So, yeah, I figure, let's be careful about calling someone a heretic. Let's be charitable, because I've zero doubt that when I stand before Christ Himself, I'll realize there was far more heresy in me than I could have ever realized, even in my most humble moment. If not but for the grace of God by the cleansing blood of Jesus Christ, I'm toast (pun intended!). And if I want that grace, I figure I ought to be quick to extend it to others. That's my half a two cents worth, anyway.

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 Post subject: Re: When is it justified to call someone a heretic?
PostPosted: Thu Aug 16, 2018 10:05 pm 
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 Post subject: Re: When is it justified to call someone a heretic?
PostPosted: Thu Aug 16, 2018 10:10 pm 
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Indeed, the Lord Jesus, when He prayed to the Father, "that all may be one. . . as we are one" (John 17:21-22) opened up vistas closed to human reason, for He implied a certain likeness between the union of the divine Persons, and the unity of God's sons in truth and charity. This likeness reveals that man, who is the only creature on earth which God willed for itself, cannot fully find himself except through a sincere gift of himself. ~ Pope Paul VI, Gaudium et Spes 24.3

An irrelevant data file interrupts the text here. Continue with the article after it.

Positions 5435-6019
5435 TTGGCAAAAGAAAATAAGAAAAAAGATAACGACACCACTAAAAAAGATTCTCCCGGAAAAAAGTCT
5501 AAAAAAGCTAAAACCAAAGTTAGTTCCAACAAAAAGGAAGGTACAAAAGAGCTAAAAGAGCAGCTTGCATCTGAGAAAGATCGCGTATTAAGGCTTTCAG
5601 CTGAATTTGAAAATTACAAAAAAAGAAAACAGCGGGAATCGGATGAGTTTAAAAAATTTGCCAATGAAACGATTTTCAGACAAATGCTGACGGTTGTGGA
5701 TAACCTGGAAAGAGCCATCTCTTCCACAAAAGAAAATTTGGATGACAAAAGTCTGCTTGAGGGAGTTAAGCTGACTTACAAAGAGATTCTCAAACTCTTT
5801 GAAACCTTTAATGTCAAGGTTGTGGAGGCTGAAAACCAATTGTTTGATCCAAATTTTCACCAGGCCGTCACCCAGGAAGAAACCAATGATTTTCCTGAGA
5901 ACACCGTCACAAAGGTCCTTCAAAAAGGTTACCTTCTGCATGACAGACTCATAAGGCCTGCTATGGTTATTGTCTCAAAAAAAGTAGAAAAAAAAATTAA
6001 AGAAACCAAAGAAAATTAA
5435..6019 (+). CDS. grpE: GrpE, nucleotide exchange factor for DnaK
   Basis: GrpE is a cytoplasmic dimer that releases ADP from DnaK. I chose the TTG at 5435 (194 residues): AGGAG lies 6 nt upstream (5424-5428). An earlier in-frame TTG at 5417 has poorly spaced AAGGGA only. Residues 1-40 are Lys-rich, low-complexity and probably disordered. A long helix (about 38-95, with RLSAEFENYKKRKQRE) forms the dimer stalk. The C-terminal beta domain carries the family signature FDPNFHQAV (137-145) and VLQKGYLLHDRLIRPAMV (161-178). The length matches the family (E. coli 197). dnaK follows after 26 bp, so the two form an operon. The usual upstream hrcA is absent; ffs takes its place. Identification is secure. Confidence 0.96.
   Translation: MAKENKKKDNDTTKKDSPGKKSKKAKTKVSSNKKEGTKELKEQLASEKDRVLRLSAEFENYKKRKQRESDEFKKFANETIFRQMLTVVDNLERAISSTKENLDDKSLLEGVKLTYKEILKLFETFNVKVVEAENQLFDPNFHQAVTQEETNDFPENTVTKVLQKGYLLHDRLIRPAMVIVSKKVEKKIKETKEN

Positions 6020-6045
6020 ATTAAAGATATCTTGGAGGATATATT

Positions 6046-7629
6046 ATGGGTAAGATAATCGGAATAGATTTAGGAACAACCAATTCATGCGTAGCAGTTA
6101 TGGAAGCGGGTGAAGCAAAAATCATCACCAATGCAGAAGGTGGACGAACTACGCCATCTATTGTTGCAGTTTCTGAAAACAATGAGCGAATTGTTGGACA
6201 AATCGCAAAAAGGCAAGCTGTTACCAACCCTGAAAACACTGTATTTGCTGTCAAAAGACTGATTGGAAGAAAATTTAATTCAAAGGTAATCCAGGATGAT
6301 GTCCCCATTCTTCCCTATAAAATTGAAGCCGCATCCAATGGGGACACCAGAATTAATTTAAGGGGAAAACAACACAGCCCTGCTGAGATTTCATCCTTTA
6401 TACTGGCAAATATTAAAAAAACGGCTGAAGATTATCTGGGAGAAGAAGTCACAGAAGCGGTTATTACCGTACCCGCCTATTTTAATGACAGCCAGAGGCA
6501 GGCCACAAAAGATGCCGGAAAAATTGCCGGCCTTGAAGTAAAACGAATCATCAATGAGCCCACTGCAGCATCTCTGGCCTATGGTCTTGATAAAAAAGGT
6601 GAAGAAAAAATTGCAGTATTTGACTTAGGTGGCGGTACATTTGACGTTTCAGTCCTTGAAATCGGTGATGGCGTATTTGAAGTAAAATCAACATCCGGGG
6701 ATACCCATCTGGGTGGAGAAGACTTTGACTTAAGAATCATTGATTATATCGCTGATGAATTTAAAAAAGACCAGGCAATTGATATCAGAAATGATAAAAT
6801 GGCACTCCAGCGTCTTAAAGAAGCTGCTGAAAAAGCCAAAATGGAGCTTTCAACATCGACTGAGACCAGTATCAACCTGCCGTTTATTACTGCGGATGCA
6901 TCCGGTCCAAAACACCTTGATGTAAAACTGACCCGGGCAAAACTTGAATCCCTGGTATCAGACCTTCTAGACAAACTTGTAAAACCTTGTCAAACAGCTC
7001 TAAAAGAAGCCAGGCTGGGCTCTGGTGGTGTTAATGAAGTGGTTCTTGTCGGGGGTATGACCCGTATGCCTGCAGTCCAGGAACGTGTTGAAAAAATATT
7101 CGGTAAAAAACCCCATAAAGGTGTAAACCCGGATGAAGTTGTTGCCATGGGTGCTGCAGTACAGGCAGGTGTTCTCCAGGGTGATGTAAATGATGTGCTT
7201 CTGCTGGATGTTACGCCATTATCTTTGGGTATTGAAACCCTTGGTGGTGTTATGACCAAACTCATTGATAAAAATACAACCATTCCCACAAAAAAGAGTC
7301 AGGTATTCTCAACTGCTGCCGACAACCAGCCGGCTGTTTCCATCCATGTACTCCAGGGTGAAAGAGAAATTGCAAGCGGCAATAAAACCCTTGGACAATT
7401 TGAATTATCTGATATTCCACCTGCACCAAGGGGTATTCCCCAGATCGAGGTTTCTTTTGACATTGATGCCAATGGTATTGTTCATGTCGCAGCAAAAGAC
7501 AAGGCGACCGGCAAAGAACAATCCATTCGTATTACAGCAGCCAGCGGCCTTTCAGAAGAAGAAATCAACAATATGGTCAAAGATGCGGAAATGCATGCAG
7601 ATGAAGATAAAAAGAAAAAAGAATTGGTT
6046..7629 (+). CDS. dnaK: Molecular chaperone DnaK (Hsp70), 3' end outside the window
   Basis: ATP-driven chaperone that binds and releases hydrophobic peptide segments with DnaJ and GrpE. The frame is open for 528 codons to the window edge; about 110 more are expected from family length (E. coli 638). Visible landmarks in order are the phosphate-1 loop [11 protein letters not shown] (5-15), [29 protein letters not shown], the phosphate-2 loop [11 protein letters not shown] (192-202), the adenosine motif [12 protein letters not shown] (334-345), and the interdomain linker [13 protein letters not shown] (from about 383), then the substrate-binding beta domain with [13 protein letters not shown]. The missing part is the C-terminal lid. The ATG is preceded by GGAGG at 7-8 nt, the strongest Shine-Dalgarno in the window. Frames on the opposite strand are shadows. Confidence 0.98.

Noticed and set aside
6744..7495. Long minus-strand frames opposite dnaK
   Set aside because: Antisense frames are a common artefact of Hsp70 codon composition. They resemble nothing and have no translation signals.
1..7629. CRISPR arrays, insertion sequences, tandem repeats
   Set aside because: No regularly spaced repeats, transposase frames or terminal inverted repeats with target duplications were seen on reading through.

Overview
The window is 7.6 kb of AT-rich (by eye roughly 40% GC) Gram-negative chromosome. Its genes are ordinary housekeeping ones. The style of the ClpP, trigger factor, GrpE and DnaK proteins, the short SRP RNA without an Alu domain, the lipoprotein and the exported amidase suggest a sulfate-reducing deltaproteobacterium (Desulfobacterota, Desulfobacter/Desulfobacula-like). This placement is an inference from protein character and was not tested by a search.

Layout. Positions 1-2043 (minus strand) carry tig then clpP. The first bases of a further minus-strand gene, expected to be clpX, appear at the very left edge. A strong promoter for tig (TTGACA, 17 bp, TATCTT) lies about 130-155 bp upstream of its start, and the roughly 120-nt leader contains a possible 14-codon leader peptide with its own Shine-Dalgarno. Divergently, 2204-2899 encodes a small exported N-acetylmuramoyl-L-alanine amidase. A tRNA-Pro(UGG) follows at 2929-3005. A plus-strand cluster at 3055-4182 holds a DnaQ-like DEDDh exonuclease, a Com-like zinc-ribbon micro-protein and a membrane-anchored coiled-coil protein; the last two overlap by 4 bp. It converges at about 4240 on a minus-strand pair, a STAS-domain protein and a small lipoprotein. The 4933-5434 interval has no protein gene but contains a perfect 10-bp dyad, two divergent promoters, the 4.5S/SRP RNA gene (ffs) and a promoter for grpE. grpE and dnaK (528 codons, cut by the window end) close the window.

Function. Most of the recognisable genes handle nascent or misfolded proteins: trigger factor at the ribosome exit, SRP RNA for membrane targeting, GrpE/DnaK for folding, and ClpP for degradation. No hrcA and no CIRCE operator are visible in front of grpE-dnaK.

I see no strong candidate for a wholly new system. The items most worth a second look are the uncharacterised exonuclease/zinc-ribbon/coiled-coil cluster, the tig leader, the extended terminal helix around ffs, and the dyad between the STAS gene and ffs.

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 Post subject: Re: When is it justified to call someone a heretic?
PostPosted: Thu Aug 16, 2018 10:22 pm 
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 Post subject: Re: When is it justified to call someone a heretic?
PostPosted: Thu Aug 16, 2018 10:31 pm 
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verumfidei wrote:

I agree with your take on it. Obi was correct about that ending a convo. I guess should we all be careful to label someone a heretic?


Don't just 'be careful', literally don't do it, ever. Unless you're a professional theologian, you probably hold to some heretical ideas yourself, you don't do it intentionally, I'm sure, you're just too ignorant to know any better. But nevertheless, I'm sure you do.

Probably at least 9 out of 10 professed Christians, if asked to explain their beliefs on the Trinity would unwittingly endorse a Christological heresy, if you ask about the importance of good works to justification, the answer you get will probably be Peligian, if you ask about the Eucharist, you'll probably get heresy.